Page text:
Monday, May 26, 2008

What Italians (mainly Sicilians) have #2

An enduring infatuation with Jesus

As seen here entering a coffee bar in Altavilla, a provincial town outside Palermo.

And Mary ...Supervising a kickabout from a niche in a square in Salerno. Sicily is packed with these shrines

The most active volcano in Europe

In the shape of Mt. Etna, seen here from the patio of a friendly B&B in the undistinguished, poor but very friendly town of Randozzo which lies at the foot of the Etna range. Particles of black volcanic grit fall constantly on the good people of Randozzo who have the Sisyphian task of sweeping it up every day, lest the whole town be buried in black. It seems to be good for the plants though.

Etna erupted about a week before we arrived which lent a tang of danger to our climb of about 2,500 metres (the first 2,499.5 were done by car and cable car). The lack of oxygen, extreme cold and freezing wind made this a traumatic and exhausting experience.

The top of Etna is a brooding, ominous monster of dried lava. On the way up, driving through the gorgeous countryside full of wild flowers, we saw clearly where the lava had burned everything in its wake.

A problem with the mafia

" The mafia is a mountain of shit" Peppino Impastato , the tireless anti-mafia activist (eventually murdered by the mob) is quoted as saying on this poster marking 30 years of anti-mafia activity.

An affinity with the sea

Swabbing down the decks on a fancy yaght in the marina at Riposto.

Part of the morning catch in Riposto. There was also a massive swordfish and a very big tuna.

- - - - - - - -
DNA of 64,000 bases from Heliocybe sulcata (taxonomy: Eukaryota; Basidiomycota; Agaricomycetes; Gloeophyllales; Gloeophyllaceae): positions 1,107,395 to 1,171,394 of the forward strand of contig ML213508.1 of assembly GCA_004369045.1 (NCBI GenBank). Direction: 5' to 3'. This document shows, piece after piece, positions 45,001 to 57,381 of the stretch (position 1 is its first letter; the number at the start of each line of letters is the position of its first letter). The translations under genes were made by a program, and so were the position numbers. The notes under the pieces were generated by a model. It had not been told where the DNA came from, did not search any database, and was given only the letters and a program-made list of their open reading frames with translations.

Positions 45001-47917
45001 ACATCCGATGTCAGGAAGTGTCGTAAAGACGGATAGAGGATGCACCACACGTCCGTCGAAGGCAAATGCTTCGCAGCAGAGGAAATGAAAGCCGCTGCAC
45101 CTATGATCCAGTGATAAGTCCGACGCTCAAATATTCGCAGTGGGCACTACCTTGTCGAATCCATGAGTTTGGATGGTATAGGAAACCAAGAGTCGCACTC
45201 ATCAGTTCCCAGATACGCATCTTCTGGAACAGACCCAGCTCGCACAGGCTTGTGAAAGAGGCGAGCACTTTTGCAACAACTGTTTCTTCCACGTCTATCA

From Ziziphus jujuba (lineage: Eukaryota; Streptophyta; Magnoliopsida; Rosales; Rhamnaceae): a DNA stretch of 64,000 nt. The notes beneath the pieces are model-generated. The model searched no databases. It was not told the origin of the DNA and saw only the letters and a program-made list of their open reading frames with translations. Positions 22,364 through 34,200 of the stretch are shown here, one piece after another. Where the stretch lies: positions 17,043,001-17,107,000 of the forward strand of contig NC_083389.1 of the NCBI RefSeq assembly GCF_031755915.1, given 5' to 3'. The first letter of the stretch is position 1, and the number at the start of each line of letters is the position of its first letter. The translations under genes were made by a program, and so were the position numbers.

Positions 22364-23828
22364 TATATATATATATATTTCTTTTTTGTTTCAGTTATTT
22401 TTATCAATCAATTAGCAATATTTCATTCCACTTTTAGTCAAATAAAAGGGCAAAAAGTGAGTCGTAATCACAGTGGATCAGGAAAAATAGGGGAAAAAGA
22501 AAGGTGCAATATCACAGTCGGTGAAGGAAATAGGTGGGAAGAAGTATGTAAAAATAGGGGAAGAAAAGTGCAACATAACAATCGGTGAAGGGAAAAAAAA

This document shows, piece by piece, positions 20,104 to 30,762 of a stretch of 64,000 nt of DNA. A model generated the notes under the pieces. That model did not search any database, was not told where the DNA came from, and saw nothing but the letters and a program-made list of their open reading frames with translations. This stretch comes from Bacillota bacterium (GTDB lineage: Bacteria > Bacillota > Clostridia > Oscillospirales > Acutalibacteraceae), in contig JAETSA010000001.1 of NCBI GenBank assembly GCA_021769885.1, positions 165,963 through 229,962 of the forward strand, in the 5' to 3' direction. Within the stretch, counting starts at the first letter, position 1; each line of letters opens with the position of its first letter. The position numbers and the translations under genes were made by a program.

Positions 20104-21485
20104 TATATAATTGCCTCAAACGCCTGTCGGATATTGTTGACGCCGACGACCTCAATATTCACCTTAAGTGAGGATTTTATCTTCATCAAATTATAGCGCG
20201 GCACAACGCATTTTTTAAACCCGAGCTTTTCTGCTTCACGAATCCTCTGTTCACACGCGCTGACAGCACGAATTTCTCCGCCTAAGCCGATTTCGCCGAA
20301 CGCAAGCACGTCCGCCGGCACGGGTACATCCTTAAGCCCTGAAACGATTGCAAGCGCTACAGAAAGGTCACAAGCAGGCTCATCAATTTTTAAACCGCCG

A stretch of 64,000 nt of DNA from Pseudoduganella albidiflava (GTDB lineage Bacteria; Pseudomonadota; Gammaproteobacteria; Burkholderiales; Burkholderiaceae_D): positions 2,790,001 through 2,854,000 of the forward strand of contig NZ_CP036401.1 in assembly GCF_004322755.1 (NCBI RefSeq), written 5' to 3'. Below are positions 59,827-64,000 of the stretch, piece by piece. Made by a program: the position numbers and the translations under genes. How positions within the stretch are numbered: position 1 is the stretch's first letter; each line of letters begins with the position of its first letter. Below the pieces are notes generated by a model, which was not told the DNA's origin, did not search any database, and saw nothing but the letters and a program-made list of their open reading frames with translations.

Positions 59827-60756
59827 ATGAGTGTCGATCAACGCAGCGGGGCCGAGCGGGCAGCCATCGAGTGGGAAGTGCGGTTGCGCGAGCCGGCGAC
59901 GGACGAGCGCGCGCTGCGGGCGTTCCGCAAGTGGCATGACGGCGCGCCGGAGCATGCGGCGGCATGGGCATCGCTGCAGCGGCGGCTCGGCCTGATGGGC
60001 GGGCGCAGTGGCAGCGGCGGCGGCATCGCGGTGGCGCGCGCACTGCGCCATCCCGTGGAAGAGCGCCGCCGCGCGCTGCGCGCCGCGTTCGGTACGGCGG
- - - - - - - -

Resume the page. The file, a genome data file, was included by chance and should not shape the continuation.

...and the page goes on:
Click this pic to make it bigger and you'll see that this colourful awning, covering a stack of deck-chairs on the seafront somewhere on the Amalfi coast, is a ctually a photo of ... Jerusalem.

What the Italians have # 1

A vibrant culture of popular sports

Last Sunday morning , town square, Monreale, near Palermo, Sicily. A 'triathalon' was advertised but all we saw were runners of various ages. From time to time a policeman on motorbike would race round the square yelling. After about an hour of running around the narrow alleyways nearly all participants received a cup from looking local sporting dignitaries from the Union for Popular Sports. Italians also seem to be fond of "aquatic circuses".

A long and vivid history

As exemplified by this Moorish-inspired detail from a column in the beautiful Norman Duomo of Monreale. There was evidence of the strong influence of Islamic and Norman art and architecture all over Sicily, especially in the churches.

This mural from the brothel at Pompei gave us a deeply penetrating insight into the daily life of the local Romans lived before they were buried in hot ash - Sodom and Gemorrah-like - by the eruption of nearby Vesuvius.

A relaxed attitude towards life

Or at least that's how it seemed while observing this couple in Salerno. Father and son perhaps, pop in red-hot pants, strolling down an alleway, morning papers in hand, discussing the garbage crisis in Naples? Or maybe checking out a real estate opportunity in what seemed to be an emerging market (260,000 euros for 50 square metres!)